Eight things you need to do before leaving your property empty
A recent study by HomeProtect on unoccupied homes has revealed that there are in excess of 200,000 properties across the UK sitting empty.
This could be due to them being bought as an investment, used as a holiday home on AirBnB, or simply being left empty while they’re up for renovation or sale.
Whatever the reason is for the property being vacant, there are a few things to consider when leaving a home unattended.
If you’re about to travel long-term, are closing your business or have renovation work planned, here are a few things you should do before leaving your property empty.
1) Upgrade your security
When a property is left empty for a prolonged period of time, it becomes vulnerable to thieves, vandals or even squatters, so it’s important to make sure that the building is as secure as possible.
This may mean upgrading the locks on doors and windows around the property if the current ones are old or insubstantial. Grilles can also help to further secure windows, especially at ground level.
For high-risk areas, you may also want to think about installing some more advanced security equipment, such as a burglar alarm or CCTV system. Even when not active, CCTV cameras can work as a deterrent for potential intruders.
2) Inform a trusted neighbour
It’s worth informing a trusted neighbour and providing them with a spare key when you’re going to be leaving your property empty for a period of time, as they’ll be able to react much quicker in the case of an emergency than a friend who lives further away.
They may also be willing to pop by to check on the property from time to time, to ensure everything is in order.
3) Adjust your central heating
If you’re going to be leaving your property unoccupied during cold weather, set the boiler at a low temperature for at least an hour at night to avoid your pipes freezing.
Frozen pipes can be incredibly problematic, as not only will they leave your property without running water, but it can also lead to a pipe bursting. Burst pipes can cause flooding and further damage to the property as a result, in addition to steep water bills accounting for the amount of water lost during the leak.
4) Turn off the water and all electrical appliances
A further way to safeguard yourself from water damage is to turn the water supply off entirely at the mains. There will be no need for it to be on while the property is not in use, and this can prevent any issues occurring.
There’s no need to turn off the entire property’s energy supply, however. In fact, it helps to keep this on so that you can set timer lights around the home to give the impression of somebody being in. Instead, turn off all electrical appliances at the wall.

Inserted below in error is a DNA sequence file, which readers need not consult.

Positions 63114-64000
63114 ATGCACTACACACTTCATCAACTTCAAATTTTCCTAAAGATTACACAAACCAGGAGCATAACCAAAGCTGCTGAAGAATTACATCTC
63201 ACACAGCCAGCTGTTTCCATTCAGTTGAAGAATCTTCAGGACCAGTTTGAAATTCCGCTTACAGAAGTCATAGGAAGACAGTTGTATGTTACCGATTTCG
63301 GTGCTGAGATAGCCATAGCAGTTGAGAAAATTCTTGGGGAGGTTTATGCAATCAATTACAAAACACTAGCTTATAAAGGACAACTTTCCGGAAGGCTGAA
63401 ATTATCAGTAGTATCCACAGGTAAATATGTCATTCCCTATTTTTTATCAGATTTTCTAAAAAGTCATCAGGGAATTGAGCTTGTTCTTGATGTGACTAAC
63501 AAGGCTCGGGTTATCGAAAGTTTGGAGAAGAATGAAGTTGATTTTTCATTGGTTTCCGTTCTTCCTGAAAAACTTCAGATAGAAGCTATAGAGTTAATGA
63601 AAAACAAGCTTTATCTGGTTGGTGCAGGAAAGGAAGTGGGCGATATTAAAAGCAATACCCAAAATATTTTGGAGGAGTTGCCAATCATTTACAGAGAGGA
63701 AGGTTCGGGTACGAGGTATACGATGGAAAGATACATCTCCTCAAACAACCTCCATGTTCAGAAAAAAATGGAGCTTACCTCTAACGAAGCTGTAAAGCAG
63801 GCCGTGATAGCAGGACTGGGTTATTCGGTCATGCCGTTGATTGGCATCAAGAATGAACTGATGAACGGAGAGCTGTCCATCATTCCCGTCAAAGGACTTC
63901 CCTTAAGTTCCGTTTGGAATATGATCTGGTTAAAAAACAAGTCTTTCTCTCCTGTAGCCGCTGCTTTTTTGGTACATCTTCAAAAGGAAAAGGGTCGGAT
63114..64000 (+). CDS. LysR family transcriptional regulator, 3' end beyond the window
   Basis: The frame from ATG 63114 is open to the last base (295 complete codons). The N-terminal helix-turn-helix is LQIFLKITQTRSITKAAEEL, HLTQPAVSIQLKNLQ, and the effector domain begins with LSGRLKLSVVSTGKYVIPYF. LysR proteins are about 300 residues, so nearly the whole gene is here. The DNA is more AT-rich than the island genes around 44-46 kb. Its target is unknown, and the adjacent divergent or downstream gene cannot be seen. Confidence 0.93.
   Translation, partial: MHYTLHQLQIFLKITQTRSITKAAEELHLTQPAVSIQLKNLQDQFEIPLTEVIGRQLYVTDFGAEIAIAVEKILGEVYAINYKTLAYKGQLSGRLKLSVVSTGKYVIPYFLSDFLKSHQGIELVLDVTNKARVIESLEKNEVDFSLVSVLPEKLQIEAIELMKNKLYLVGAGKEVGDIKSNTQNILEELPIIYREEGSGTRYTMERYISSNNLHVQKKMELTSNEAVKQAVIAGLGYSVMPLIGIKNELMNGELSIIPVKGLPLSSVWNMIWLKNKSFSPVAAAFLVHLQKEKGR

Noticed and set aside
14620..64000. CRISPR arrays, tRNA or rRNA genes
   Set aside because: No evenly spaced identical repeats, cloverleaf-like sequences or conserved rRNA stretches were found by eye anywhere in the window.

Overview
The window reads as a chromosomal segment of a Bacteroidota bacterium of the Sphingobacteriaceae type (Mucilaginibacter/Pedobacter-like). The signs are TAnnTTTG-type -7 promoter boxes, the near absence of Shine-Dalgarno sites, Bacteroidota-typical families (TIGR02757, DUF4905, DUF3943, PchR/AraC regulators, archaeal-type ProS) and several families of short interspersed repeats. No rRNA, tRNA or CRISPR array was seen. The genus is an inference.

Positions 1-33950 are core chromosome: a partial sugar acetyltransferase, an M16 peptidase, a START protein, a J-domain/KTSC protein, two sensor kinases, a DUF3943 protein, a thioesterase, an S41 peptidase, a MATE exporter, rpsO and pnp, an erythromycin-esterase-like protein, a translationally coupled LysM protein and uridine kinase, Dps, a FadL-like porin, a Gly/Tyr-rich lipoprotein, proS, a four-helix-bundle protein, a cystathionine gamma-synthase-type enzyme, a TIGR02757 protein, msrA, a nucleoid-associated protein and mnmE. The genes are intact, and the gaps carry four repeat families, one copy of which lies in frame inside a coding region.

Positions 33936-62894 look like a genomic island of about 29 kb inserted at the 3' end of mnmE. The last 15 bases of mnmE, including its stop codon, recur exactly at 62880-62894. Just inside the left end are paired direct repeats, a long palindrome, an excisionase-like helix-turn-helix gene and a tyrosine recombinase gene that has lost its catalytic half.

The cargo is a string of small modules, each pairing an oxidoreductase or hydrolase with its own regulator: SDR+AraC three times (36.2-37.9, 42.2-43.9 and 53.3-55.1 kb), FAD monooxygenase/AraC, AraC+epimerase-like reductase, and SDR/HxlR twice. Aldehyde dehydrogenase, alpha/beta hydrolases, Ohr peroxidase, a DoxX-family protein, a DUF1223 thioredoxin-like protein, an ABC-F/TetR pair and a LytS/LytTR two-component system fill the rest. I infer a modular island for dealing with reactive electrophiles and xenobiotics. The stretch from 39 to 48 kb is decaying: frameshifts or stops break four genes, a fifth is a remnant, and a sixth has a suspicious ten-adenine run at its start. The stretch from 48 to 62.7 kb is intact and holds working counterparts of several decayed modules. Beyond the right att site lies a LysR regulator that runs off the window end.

5) Keep the property well-maintained
Nothing will draw people’s attention more to the fact a property has been left vacant than a poorly maintained exterior. If you have a front garden, this will be the biggest giveaway. Making sure that the lawn is regularly mown, and overgrown weeds are trimmed back can help to give the impression that the property is occupied. The same goes for post gathering on the doorstep.
If you’re not able to visit the property on a regular basis to do this, it could be worth enlisting the help of a neighbour or a gardener to keep it looking presentable.
6) Remove all valuables
Even if you’ve worked on securing your property to the highest possible level, it’s still sensible to avoid leaving anything of value in the property. If possible, keep anything worth a lot of money or of sentimental value to you in an alternative secure location, such as in your current home, with somebody you trust or in professional storage.
7) Consider unoccupied home insurance
If your property is left unoccupied long-term, it’s likely that regular home insurers won’t be able to insure the property while it is empty, due to the increased risks that come with it being vacant.
Before leaving the property, contact your current insurer to inform them of the change of circumstances as there is a chance they may be able to adapt your policy.
If this isn’t the case, however, there are specialist home insurance companies that offer unoccupied home insurance to protect you from risks such as fire, vandalism and water damage.
8) Check if you need to pay council tax
If your property is unoccupied you will usually still have to pay council tax, however, some councils offer a discount for empty properties. This varies between councils and the size of the discount is up to them to decide.
Likewise, if your property is empty for over two years, you can be charged up to double your council tax.
Photo by Andrik Langfield